The $37 billion Utah Retirement Systems (URS) will allocate to private equity managers directly, rather than through funds-of-funds, for the first time since it began investing in the asset class 35 years ago.

Private equity is the only asset class where URS still doesn’t control manager selection. The fund has 9 per cent allocated to private equity, which has returned 10.9 per cent over 10 years.

The move to picking its own managers is a bid to improve risk-return and will involve reducing its manager roster and focusing on larger investments in more concentrated portfolios. URS is still unsure about the number of key manager relationships it will whittle down to for private equity but knows it has way too many now.

The 2017 URS annual report shows the fund spent $4 million on private equity investment advisory fees that year. It uses Albourne Partners as a consultant.

Going directly to select managers means URS will move away from so-called gatekeepers, the funds-of-funds that make commitments on behalf of clients. URS’s 2017 annual report states that, “the majority of the private equity partnership investments are managed by two gatekeepers”.

As part of the change, URS is looking internally at what its value proposition to general partners might be.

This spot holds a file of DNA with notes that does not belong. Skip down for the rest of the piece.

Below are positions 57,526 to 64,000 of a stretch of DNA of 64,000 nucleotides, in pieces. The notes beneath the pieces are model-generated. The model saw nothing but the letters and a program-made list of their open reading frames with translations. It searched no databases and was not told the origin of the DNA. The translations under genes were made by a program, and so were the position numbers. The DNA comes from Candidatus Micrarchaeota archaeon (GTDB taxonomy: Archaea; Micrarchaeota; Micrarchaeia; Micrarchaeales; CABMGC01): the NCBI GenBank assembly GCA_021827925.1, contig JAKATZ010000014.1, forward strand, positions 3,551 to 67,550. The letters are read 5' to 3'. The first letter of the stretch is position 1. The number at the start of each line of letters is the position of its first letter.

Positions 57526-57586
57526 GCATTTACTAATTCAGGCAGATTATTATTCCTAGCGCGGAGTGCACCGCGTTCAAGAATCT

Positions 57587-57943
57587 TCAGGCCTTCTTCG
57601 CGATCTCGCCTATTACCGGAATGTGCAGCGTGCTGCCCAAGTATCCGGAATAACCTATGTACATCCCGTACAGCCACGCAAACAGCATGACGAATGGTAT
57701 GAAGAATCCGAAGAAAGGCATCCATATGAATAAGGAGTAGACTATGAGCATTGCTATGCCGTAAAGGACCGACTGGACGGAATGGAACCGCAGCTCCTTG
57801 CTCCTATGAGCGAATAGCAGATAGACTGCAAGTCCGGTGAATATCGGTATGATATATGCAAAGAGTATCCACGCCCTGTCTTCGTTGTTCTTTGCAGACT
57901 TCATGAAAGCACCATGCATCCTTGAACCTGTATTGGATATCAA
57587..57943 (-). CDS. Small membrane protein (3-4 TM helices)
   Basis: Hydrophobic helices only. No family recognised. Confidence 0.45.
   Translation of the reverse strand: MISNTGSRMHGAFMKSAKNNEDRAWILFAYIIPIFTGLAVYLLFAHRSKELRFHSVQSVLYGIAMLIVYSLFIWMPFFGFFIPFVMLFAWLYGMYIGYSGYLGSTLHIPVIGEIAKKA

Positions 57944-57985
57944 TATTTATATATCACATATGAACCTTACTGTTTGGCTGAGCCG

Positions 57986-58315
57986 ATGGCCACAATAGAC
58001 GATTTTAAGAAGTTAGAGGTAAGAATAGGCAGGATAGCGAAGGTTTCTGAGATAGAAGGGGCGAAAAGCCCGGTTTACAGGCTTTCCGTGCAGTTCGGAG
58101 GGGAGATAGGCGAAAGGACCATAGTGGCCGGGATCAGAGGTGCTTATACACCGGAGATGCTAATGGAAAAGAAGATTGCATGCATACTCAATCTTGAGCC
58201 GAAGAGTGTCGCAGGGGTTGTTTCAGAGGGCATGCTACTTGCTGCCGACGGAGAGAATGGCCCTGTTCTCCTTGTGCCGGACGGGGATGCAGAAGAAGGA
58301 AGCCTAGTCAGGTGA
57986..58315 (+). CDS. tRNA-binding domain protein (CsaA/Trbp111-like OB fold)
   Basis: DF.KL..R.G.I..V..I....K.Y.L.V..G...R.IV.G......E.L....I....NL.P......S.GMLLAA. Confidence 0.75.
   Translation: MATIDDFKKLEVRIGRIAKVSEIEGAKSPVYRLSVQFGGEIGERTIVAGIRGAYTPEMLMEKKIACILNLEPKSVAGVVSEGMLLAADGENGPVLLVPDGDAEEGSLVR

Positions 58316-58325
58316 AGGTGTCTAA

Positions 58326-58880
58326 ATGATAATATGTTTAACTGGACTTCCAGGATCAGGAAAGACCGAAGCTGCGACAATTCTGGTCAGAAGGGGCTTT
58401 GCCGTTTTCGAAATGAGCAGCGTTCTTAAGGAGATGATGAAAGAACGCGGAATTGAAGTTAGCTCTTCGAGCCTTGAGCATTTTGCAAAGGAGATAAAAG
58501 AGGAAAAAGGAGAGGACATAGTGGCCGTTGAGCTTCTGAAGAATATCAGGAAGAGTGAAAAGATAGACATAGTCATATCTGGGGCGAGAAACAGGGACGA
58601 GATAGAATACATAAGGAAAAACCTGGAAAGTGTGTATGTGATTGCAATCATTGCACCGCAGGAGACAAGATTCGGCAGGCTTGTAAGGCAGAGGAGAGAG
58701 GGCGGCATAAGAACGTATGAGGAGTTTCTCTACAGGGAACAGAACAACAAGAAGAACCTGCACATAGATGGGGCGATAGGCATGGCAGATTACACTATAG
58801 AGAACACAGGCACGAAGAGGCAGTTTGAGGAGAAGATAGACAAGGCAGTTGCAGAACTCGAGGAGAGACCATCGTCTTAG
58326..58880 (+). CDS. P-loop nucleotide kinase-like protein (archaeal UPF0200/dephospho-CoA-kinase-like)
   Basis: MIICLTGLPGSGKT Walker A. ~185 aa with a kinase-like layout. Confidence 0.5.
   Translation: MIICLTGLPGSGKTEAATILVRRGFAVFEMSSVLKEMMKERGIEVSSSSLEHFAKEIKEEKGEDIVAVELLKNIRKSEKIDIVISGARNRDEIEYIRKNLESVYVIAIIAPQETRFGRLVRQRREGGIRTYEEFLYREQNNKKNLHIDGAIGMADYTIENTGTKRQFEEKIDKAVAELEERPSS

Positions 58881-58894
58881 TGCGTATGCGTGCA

“Managers say, ‘I can take money from anywhere, so why should I take it from you?’ ” URS chief investment officer Bruce Cundick says. “We are going to lose in the fee game and in aligning interest if we can’t give them a value proposition.”

Utah has invested in alternatives since the early 1980s, so it has a long tail of lessons it has learnt. This has taught Cundick, who has been at the fund since 2001, that success in the alternatives allocation depends greatly on implementation. The fund has 40 per cent across private equity, real assets and absolute return.

Across alternatives, URS looks for a couple of things in the managers with whom it partners; one of them is investments that use their personal capital. Observing managers’ reactions to the fund’s insistence on this point is insightful, Cundick says.

“If a manager says it isn’t going to put money into a fund it’s trying to sell, it shows me that it’s not motivated enough to be on our side of the table and it’s better for us to walk away,” Cundick says.

URS’s manager due diligence involves in-depth qualitative research modelling new managers’ returns onto URS’s portfolio to analyse how their strategy will affect risk.

“We scenario-test every manager to see what they will contribute on a risk basis,” Cundick explains.

Alignment involves other areas, too, such as insisting managers take on the duties that assure their good behaviour.

“We would struggle to understand how someone would outright refuse to be a fiduciary to the fund they manage,” Cundick says.

Fee negotiation hinges on three basic concerns: Is it fair, is it well aligned, and how capable is the manager?

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